I recommend using a 6-inch knife with a fairly stiff blade. A boning knife will be too flexible and something small, such as a pairing knife, won’t give you enough leverage. Don’t use a knife with a serrated edge—the serrations will make for a poor cut and you won’t be able to split the breastbone with such a knife. The knife you use should be sharpthe sharper the better. A dull knife is dangerous to use.

Start with the wings. Your cut should begin behind the joint area. When you lift the wing up, you’ll actually see a bit of the flesh come up with it. Start your cut immediately behind this fleshy area and angle toward the joint as shown here.


Cutting the wings in this way has the advantage of making them a bit meatier. After you cut off both wings, it’s time to cut off the combination of the leg and thigh. Start by lifting the thigh and cutting toward the joint from the front of the chicken as shown here.


Once you get to the joint from the front, you’ll need to cut to the joint from the back as well. When this cut is finished, you’ll be able to rotate the leg/thigh combination downward and see the joint pop from the socket as shown here.


You can finish the cut at this point. Remove both leg/thigh combinations using the same approach. Now you can separate the leg from the thigh. There is a natural division between the leg and the thigh. If you look carefully, you can actually see where the two separate because the meat goes in two directions. Look carefully at the following picture and you’ll see that the line shows this separation.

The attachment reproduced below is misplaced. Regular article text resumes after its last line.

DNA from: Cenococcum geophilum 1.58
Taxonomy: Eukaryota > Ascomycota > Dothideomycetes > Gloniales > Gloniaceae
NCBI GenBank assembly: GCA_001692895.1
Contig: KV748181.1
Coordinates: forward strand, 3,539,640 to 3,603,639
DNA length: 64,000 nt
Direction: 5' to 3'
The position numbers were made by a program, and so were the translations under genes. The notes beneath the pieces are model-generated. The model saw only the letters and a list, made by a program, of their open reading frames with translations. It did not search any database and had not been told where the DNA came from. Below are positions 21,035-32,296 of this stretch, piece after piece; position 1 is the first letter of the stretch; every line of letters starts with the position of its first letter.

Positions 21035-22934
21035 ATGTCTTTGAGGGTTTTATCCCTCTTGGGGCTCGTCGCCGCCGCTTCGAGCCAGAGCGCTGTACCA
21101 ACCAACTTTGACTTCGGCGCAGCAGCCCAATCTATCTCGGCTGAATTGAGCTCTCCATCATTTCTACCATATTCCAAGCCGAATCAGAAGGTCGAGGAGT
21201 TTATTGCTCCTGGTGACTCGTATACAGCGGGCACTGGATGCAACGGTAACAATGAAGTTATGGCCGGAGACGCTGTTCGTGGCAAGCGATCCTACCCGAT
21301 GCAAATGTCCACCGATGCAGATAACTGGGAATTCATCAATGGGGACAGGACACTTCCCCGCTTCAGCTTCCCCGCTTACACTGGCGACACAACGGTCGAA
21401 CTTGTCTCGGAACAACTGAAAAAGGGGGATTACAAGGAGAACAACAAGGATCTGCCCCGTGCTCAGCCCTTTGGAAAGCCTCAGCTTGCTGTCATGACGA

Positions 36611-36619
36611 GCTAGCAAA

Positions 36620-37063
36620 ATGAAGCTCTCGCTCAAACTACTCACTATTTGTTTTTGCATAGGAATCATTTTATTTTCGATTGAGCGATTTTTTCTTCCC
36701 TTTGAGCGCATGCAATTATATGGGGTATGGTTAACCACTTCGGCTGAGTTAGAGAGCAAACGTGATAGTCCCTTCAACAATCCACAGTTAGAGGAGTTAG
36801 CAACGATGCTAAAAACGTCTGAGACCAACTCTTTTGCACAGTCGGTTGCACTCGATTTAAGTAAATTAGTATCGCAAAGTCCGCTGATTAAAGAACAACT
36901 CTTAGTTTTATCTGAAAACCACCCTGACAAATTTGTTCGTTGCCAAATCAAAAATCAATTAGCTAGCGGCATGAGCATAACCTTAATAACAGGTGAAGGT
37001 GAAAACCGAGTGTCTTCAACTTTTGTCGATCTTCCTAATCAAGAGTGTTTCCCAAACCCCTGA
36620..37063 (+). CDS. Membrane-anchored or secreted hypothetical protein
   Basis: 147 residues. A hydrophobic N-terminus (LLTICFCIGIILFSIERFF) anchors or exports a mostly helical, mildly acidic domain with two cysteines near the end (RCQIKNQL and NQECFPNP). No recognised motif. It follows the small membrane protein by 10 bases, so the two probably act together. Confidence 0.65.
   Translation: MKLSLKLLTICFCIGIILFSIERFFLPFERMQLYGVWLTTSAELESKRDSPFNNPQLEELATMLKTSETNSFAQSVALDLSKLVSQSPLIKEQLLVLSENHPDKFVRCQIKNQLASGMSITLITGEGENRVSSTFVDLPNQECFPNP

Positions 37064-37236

Cut straight down through this point and you’ll find, with practice, that the knife will neatly separate the meat at the joint. At this point, you’ve cut off the wings, legs, and thighs. It’s time to remove the lower back (the part with the tail).

Look inside your chicken. You’ll see that there is a fleshy part between the rib cage and the lower back. The fleshy part extends on both sides of the chicken. You’ll cut through this fleshy part to separate the lower back starting midway at the opening as shown here.


Cut through the fleshy part. You should then be able to flex the lower back and see the backbone separate from the rib cage as shown here.


You can then cut through the spinal cord to separate the lower back from the rib cage. Cut straight down.

The hardest cut to make is to separate the two breast halves. However, like many things in life, there is a trick to it. Look at the center of the breastbone and you’ll see a line runs through it. Now, look at the first complete rib and trace it around to where it meets with the breastbone. You’ll see a second line of a sort that forms a cross as shown here.